Shareholders are the owners of a business.
They own the “equity” in a business.
They’re not lenders. They’re not customers (except at iConsumer). They’re not employees. Which is not to say you can’t be any of those AND a shareholder.
When a company is sold, the owners get what’s left over after all the bills are paid, all the debts are paid, and the champagne is finished.
If the company makes money, it’s the owners that “own” that money.
If the company distributes that money to its shareholders, that’s called a dividend.
They’re called shareholders because they own a “share” (a piece) of the company. Shares are sometimes called stock. Shareholder = stockholder.
When you see a company valued at X or Y on the stock market, it’s the shareholders that own that value.
As of September 12, 2019, according to the stock market, iConsumer was valued at (had a market cap of) $18,950,772. If somebody bought iConsumer for that amount of money tomorrow, it’s the shareholders who would share that.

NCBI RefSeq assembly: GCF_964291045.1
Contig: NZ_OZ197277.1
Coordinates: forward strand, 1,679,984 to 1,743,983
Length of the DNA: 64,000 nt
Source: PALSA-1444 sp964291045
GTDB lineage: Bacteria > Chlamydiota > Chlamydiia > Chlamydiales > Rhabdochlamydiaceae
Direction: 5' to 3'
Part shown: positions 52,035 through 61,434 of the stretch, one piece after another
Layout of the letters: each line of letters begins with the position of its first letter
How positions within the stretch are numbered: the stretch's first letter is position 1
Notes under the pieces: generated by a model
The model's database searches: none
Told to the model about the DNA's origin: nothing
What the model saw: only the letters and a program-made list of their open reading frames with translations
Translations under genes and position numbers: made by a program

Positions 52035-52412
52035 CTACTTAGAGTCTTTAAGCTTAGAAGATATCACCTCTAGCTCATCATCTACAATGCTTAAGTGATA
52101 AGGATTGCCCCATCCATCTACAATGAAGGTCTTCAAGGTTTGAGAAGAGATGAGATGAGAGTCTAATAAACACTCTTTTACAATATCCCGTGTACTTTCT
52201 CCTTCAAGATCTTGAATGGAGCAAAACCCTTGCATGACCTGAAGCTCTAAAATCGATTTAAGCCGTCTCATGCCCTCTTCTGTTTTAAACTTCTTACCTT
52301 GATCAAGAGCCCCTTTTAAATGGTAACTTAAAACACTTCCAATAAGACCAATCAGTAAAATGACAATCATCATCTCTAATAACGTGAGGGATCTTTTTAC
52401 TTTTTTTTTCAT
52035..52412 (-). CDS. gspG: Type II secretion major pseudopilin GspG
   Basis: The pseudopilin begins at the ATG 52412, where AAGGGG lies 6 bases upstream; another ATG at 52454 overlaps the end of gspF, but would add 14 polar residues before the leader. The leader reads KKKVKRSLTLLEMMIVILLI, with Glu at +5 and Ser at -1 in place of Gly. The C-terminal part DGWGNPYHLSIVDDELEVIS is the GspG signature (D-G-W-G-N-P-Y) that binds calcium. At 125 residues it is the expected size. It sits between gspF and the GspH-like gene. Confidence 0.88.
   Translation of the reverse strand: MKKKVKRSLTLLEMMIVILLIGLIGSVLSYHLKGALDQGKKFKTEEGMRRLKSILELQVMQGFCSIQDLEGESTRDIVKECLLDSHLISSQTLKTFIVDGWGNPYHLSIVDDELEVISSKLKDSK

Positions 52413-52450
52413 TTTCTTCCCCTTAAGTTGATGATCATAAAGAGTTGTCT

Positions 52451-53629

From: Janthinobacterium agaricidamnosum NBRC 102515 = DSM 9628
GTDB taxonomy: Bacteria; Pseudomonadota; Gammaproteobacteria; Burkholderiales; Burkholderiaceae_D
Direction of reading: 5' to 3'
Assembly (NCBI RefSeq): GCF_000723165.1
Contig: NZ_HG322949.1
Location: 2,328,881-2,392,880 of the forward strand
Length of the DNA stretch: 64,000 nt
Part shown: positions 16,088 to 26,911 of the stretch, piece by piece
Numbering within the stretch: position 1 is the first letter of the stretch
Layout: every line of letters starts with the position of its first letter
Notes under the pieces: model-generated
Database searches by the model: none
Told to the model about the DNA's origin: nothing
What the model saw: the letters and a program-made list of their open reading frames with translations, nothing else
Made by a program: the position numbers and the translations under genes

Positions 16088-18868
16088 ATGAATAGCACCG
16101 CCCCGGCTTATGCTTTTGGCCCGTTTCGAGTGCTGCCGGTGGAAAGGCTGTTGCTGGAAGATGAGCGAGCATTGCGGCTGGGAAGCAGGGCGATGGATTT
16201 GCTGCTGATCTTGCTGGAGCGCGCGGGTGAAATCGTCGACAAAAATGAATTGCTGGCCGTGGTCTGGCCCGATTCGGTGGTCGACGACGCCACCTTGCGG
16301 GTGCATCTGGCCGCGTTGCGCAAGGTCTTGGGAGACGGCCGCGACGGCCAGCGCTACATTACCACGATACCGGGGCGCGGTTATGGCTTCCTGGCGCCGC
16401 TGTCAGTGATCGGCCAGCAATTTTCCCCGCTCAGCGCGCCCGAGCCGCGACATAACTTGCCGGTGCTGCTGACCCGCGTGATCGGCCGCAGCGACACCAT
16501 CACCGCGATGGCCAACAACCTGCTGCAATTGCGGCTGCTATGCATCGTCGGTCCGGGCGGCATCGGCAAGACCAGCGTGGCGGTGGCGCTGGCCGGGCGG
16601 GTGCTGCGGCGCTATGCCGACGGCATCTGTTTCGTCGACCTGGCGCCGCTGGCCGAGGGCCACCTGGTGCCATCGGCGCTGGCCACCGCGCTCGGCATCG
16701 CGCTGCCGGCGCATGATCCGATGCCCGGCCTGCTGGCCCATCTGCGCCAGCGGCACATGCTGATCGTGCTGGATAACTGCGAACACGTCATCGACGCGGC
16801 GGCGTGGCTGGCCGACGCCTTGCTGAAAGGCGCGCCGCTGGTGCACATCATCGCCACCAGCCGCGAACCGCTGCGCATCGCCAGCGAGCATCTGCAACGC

What’s neat about iConsumer you can be a shareholder of a company—you don’t have to go through a broker, or hire some fancy firm. All you have to do is shop online, and you get real stock – ownership in a company.
Three really important things to know.
- First, shareholders usually have more financial risk than do other participants (e.g. employees, lenders, vendors) in a company.
- Second, shareholders usually have more opportunity to make lots of money because a business succeeds than do other participants in a company. They have more “upside”.
- Third, all shareholders aren’t equal. There’s a pecking order. The shareholders who own preferred stock have different rights and opportunities than do the shareholders who have common stock.